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Rafat Ali on Media Startups and the Nature of Venture

“1) VC money is not evil. 2) VC money is not sustainable.

Those are not contradictory statements.”

Those are Rafat Ali’s words from a post he wrote Friday in reaction to the cascade of bad news for a bunch of venture-backed new media companies. While Rafat’s expertise is concentrated in media (he started and sold Paid Content and now runs vertical travel startups Skift), the statements above apply generally (we’re investors in theSkimm and Cheddar, so clearly believe there is a place for venture here).

The most challenging aspect of taking venture capital is that it’s difficult to step off of the venture train once you’ve taken too much money, or negotiated too high a valuation, or gone too deep on executing a plan that requires high burn ahead of profitability. But complaining about that or assuming it’s fundamentally “evil,” is like getting married and then complaining it makes

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If You Work at Google or Apple, I Need You To Read This Post About Charity & “FlashMobs for Good.”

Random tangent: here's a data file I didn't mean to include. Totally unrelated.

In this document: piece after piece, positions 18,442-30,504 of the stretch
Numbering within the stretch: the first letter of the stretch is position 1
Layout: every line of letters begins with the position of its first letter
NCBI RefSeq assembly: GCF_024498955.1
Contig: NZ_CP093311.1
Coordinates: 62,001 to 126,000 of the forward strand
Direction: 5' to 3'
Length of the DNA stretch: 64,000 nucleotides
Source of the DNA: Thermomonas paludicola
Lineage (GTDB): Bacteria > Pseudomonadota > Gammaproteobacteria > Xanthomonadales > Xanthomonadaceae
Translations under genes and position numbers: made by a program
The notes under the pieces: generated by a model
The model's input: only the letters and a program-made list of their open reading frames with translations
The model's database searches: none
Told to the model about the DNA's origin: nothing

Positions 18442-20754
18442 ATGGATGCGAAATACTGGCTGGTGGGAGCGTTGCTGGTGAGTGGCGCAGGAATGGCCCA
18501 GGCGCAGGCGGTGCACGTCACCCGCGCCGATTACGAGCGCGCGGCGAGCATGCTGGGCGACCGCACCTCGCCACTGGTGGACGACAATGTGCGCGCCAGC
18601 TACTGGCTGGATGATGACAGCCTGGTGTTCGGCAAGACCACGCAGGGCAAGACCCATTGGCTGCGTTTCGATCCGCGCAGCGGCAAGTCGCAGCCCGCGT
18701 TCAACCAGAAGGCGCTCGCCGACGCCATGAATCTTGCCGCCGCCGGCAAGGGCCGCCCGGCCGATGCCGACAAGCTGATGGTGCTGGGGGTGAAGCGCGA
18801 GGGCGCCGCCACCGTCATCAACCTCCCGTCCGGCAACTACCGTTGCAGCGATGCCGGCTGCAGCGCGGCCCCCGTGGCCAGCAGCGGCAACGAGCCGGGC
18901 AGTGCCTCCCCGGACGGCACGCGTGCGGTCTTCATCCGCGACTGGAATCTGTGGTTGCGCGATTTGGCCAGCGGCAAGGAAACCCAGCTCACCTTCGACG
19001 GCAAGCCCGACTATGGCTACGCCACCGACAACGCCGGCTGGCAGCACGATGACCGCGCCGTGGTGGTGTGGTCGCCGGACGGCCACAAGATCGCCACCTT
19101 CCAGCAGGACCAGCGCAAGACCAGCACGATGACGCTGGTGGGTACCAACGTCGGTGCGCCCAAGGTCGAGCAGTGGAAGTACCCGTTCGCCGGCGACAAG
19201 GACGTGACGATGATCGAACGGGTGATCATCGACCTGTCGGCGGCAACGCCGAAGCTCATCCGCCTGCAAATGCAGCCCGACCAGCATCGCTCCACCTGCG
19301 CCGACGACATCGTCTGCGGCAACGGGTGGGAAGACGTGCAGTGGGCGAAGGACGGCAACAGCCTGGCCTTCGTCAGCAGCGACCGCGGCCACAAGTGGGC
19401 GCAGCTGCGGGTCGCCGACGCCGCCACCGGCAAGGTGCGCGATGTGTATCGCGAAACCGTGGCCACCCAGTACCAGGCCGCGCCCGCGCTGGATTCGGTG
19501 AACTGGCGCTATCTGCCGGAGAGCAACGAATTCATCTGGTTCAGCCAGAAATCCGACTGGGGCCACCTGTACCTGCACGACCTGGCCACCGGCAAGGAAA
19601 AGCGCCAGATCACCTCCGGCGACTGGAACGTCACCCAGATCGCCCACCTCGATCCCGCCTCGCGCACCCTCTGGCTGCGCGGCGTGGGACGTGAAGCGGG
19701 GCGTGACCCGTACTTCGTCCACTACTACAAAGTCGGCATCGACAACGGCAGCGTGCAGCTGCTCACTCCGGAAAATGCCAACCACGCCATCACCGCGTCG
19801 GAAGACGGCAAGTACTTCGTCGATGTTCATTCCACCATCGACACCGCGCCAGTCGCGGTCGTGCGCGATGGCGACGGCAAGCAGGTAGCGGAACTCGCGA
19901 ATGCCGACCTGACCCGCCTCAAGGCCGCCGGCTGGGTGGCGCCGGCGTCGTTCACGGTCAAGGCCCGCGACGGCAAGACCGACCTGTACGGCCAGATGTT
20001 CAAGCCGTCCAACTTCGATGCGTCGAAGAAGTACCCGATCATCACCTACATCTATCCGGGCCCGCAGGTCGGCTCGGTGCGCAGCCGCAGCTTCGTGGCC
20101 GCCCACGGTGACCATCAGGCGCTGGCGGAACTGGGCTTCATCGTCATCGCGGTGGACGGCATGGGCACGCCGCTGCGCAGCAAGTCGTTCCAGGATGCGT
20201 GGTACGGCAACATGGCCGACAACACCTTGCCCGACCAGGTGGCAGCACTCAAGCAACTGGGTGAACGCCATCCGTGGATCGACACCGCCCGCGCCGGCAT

There are 43 days left in 2017. That’s not many for any of us, but it’s an especially important countdown if you work at Google, Apple or any other tech company which has an employer match program for charitable donations. Have you maxed out your match yet? Please consider doing so and let me give you an idea for a fun way involving your team and colleagues.

During my last few years at YouTube we were able to raise tens of thousands of dollars in just a few hours by creating FlashMobs for Good where we turned charitable giving into a critical mass event. Here’s what we did and I’m hoping some of you will try this at your company: